Visiting Loved Ones
|Can I visit my relative in person if he/she wants emotional support from me?||Yes (Conditions Apply)|
|Can I visit my relative in person for end-of-life compassion care?||Yes|
|Will my loved one be required to self-quarantine after I visit him or her?||No|
|Do I need to wear PPE and/or a cloth mask if I do visit my relative in person?||Yes|
|Are Hairdressers and other non-medical contractors still allowed in senior living facilities?||Yes|
|Does the state recommend or require that senior living facilities assist families with setting up virtual visit alternatives?||Yes|
|Are visitors being screened for elevated temperatures?||Yes|
|Are visitors being asked questions about health, travel, and potential virus contact?||Yes|
Outings and Group Activities
|Are residents allowed to leave the facility for non-medical reasons?||Yes|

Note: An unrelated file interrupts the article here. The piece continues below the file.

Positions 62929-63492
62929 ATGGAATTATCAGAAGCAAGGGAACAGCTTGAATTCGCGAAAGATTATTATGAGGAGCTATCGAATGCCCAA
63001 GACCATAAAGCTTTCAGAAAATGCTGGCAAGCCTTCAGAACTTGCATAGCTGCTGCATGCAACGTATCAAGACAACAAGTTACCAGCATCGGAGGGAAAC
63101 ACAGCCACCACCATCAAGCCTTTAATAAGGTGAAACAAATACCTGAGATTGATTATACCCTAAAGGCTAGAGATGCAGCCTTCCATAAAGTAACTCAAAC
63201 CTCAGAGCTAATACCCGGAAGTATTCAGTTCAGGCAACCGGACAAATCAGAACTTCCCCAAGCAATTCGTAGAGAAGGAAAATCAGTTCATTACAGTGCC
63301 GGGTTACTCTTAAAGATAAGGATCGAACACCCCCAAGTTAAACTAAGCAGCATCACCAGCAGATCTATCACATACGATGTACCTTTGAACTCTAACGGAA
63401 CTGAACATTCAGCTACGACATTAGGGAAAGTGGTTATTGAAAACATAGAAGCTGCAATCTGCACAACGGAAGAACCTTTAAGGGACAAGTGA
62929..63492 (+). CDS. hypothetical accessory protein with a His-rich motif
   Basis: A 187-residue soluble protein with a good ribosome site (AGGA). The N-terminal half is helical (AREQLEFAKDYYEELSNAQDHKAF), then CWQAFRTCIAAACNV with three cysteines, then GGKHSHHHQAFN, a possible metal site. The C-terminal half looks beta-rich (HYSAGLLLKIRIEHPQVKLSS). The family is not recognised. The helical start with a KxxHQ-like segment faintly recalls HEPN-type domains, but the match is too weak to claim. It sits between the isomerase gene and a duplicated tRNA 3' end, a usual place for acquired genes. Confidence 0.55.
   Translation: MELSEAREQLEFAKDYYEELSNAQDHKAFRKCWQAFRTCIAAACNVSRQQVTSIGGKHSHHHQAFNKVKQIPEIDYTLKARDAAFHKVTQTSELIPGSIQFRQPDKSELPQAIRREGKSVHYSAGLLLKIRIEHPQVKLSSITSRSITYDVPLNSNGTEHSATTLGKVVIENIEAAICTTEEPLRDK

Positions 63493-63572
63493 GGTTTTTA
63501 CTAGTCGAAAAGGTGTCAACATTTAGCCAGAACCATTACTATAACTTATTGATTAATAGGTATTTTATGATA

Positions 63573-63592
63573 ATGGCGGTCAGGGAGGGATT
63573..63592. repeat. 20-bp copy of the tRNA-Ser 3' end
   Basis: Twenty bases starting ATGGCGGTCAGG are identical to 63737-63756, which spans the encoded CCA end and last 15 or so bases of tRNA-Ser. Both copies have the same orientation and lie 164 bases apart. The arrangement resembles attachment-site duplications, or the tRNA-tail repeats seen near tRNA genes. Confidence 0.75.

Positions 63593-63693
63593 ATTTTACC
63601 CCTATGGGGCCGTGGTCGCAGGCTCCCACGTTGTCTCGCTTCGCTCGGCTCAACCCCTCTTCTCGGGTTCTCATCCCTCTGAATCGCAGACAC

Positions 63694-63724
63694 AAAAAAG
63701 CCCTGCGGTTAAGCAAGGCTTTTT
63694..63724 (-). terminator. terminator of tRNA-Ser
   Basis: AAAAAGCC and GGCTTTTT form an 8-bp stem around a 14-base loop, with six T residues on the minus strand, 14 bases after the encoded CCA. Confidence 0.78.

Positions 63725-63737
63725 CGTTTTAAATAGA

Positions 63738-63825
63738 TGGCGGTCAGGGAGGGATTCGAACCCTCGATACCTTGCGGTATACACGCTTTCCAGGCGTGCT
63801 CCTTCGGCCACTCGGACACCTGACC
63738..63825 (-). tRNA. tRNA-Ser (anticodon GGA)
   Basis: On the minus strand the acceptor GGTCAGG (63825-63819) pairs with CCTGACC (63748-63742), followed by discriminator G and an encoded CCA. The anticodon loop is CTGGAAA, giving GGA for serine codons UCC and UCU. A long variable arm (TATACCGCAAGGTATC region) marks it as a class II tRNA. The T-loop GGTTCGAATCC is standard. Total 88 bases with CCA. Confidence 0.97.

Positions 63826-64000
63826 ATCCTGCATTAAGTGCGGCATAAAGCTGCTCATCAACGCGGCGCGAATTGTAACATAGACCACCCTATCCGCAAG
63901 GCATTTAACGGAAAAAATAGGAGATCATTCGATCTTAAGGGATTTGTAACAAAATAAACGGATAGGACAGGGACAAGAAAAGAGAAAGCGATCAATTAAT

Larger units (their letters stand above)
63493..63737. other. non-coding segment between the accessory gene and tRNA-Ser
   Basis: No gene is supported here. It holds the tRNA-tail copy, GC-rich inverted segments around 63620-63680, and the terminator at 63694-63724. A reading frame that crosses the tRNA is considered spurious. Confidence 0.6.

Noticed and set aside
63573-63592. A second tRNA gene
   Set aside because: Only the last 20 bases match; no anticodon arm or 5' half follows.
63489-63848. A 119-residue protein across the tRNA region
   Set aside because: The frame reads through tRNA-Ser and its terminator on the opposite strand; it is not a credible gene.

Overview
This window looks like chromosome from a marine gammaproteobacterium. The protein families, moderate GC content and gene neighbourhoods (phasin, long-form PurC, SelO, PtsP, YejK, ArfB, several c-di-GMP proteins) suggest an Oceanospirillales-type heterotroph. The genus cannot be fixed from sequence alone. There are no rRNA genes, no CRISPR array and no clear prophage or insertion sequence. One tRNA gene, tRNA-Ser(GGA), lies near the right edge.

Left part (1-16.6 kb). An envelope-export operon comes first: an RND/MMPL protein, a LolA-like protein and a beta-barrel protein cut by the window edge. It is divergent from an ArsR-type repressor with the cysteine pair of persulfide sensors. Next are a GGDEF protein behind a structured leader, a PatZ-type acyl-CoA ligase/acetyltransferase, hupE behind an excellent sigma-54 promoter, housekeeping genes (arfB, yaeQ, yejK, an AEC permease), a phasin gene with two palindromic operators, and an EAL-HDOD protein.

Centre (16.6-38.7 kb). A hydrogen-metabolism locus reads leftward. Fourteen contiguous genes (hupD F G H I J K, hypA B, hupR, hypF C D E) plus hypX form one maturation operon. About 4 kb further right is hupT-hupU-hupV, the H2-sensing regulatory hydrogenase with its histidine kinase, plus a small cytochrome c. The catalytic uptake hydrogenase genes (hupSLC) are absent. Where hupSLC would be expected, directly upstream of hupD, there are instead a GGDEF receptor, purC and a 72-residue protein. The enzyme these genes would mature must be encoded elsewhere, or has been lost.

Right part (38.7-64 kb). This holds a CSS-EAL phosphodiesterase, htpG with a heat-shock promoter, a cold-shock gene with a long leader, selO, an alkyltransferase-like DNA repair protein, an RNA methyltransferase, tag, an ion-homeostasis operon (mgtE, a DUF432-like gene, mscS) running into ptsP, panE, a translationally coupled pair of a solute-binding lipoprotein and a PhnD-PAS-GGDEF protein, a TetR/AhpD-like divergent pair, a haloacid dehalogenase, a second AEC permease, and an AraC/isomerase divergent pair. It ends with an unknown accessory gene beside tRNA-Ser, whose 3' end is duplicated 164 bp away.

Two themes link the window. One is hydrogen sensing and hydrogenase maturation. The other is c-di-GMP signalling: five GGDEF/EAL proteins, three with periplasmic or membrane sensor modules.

|Are residents of senior living facilities who leave and return required to self-quarantine?||No (Conditions Apply)|
|Are senior living facilities required to cancel all group outings?||No|
|Are residents still eating together in the dining hall?||Yes (Conditions Apply)|
|Are facilities still allowed to host group activities within the community?||Yes (Conditions Apply)|
Safety Measures for Staff & Contractors
|Are staff members and contractors being screened for elevated temperatures?||Yes|
|Are staff members and contractors being tested for Coronavirus?||Yes (Conditions Apply)|
|Are staff members and contractors being asked questions about health, travel, and potential virus contact?||Yes|
Safety Measures for Residents
|Are staff members required to regularly screen residents for coronavirus symptoms?||Yes|
|Are residents relied on to screen themselves and self-report potential coronavirus symptoms?||No|
|Are staff members required to take residents’ temperatures?||Yes|
|Are residents being tested for coronavirus?||Yes (Conditions Apply)|